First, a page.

Afghanistan: Lost in Afghanistan

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December 2, 2023: Afghanistan has been at war with itself and others since the 1970s. Through it all, Afghanistan has been the biggest loser. There have been some improvements. For example, during the 20 years the IRA (Islamic Republic of Afghanistan) ran the country in 2001, its literacy rate grew. When the IEA (Islamic Emirate of Afghanistan) took control in 2021, the literacy rate began to fall. At that point the adult (all those over 15) literacy rate was 46 percent compared to 31 percent in 2001 and 18 percent in 1979, when over four decades of war began. The current literacy rate for school-age Afghans is nearly 50 percent because, since 2002, over a third of Afghans have received at least a basic education and nearly half of those have been female, despite vigorous Taliban efforts to block that. Since 2014 the Taliban have put a priority on destroying schools, especially those that educate girls. The number of girls getting an education has been declining. The current Afghan literacy rate is 46 percent compared to 72 percent for India, 96 percent in China and 87 percent in Iran. Countries with higher literacy rates tend to have stronger economies and more prosperity in general. The U.S. has a literacy rate of 99 percent, as does Britain and most other Western nations. The more prosperous Arab states, like the UAE (United Arab Emirates) have a 93 percent literacy rate. The higher literacy rate usually leads to a better educated and more productive workforce.

The two decades of IRA rule were made possible by $2.3 trillion dollars of American aid to the Afghan government. Some of this money also went to Pakistan, which turned out to be a mistake. In 2019 Pakistan admitted that for the last fifteen years it had lied about the presence of over 30,000 armed men in Pakistan and Kashmir working for 40 Islamic terror groups. That deception was one of the reasons the U.S. cut off all aid to Pakistan. In addition to halting cash assistance of Afghanistan, the United States pulled the last of its troops in late 2021 and the U.S. backed IRA government collapsed, replaced by the IEA. If the IEA does allow groups based in Afghanistan to make attacks on the United States or American in other countries, the response will be sanctions and air strikes on Afghanistan. Untrustworthy Afghan governments are nothing new, it is a tradition that is several centuries old. Outsiders are considered fair game for all manner of deceptions and costly mistakes while trying to do business in Afghanistan. The Americans proved to be the most lucrative victim and, after 20 years of persistent corruption, decided the situation was not going to change and left. The U.S. still supplies support for Afghanistan through its donations of UN food programs for Afghanistan.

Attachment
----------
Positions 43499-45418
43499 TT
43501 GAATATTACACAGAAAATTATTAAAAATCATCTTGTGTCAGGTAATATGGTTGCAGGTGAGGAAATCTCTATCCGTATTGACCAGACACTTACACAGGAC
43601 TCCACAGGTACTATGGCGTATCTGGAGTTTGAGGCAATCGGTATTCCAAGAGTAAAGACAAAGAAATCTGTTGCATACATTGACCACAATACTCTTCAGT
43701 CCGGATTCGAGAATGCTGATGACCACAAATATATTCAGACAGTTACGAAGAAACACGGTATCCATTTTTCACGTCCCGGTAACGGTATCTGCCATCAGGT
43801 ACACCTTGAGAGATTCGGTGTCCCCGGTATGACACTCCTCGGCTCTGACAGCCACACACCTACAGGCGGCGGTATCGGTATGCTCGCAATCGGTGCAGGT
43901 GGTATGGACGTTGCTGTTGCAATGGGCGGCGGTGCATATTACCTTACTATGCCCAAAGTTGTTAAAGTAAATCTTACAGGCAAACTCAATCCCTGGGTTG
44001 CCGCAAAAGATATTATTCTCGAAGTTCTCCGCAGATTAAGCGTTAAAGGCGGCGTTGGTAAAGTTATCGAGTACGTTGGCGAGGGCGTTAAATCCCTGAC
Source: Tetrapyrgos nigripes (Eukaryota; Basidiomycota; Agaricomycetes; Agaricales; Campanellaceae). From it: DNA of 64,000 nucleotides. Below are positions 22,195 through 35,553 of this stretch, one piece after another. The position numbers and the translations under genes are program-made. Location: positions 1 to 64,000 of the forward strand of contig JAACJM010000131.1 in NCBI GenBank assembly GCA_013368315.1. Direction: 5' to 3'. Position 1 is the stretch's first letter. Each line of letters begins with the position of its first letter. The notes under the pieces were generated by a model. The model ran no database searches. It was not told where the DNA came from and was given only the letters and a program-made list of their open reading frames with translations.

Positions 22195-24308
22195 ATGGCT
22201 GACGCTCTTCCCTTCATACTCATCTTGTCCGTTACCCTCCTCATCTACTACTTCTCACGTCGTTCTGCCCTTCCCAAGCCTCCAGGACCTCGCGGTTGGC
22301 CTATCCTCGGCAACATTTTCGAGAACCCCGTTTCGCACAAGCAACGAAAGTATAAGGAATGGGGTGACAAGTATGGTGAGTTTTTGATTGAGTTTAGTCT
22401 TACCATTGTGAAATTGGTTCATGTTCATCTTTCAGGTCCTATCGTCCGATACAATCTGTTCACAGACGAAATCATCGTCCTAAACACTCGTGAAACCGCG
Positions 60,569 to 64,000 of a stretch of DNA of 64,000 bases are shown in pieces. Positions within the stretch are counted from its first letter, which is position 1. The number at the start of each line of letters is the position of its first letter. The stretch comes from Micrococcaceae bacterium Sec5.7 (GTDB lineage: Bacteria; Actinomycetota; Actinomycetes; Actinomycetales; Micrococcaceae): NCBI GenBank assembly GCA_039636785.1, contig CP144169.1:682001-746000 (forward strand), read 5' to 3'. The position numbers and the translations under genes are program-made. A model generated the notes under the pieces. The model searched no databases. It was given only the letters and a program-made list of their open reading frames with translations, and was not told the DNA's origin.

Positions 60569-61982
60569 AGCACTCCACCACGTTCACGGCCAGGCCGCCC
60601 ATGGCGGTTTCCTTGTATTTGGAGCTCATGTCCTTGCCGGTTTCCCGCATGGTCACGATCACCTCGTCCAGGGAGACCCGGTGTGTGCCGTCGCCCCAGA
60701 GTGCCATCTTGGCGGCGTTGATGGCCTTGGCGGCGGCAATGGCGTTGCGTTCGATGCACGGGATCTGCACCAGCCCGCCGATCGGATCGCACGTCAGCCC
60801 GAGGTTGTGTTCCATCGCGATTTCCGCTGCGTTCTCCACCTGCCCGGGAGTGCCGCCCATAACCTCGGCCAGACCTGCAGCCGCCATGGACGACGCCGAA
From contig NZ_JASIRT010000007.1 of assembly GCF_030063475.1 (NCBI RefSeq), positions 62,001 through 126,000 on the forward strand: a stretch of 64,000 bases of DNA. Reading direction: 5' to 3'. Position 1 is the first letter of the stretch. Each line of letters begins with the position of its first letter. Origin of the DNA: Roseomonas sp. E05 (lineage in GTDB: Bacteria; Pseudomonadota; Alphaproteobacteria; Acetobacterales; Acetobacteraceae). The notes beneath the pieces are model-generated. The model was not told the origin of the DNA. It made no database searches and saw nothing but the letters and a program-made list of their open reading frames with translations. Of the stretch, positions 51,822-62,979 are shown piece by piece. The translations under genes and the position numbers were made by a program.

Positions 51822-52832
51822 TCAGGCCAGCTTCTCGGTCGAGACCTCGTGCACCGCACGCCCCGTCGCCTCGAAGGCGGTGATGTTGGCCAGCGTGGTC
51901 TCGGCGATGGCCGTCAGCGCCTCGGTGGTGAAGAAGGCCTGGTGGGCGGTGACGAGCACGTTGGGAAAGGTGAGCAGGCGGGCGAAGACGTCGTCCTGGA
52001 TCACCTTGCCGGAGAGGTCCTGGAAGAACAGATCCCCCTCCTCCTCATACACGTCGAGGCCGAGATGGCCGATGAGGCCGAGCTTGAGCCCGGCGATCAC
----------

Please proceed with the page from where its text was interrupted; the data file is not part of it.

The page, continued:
The IEA recently persuaded some of the exiled finance and banking officials who had served the IRA to return and get the Afghan currency stabilized, while also enabling the Central Bank to handle more transactions and larger ones as well. The national currency, the Afghani, has also increased in value over the last year to the point where only 78 Afghanis were needed to buy a dollar. Since the Afghani was getting stronger it was easier to efficiently handle the $5.8 billion in aid received since mid-2021. The Central Bank can now ease limits on businesses or individuals withdrawing dollars. The Central Bank is considered stable and efficient by foreign investors and that accelerates plans by foreign companies to invest billions of dollars to create mining operations in Afghanistan.

China is negotiating with the Taliban government to provide food and other aid in exchange for allowing China to safely establish surveillance cameras throughout the country and use Afghanistan as a transit zone for Chinese operations in surrounding countries.

Inside Afghanistan, the only organized opposition to IEA rule is a successor to the 1990s Northern Alliance. This new anti-Taliban group reassembled in 2022 as the NRF (National Resistance Front) and initially appeared to be a major threat to IEA rule and possibly something that was more than the IEA could handle. NRF leaders blame the United States and the former IRA government. Both misjudged and mishandled efforts to deal with the ISIL and TTP (Pakistani Taliban) presence inside Afghanistan. Now the resistance to the revived Taliban rule in Afghanistan is opposed by an updated version of the pre-September 11, 2001, Afghan resistance. This time the United States was not interested in trying to remove a pro-Islamic terrorist government in Afghanistan.

Some of the NRF leaders are sons of successful Northern Alliance commanders. Iran threatened to provide more support to the NRF than they gave the Northern Alliance. By late 2022 the NRF dominated Panjshir province (northeast of Kabul) and believed they could resist any IEA attack. That was optimistic because IEA forces suffered some losses initially but soon turned that around and inflicted heavy losses on NRF in terms of gunmen, territory and local support. Now the NRF is based in northern neighbor Tajikistan and only conducts raids into Afghanistan. This was not a repeat of the 1990s when the Northern Alliance dominated the Panjshir Valley (a 90-minute drive from Kabul) right up to the defeat of the Taliban government after September 2001. Northern Front leaders became members of the IRA government and now their sons reassembled as the NRF, which had some initial success but no staying power. Not enough Panjshir Valley residents are willing to die opposing the ruthless IEA government. The remaining resistance fighters have moved north to Tajikistan.

 

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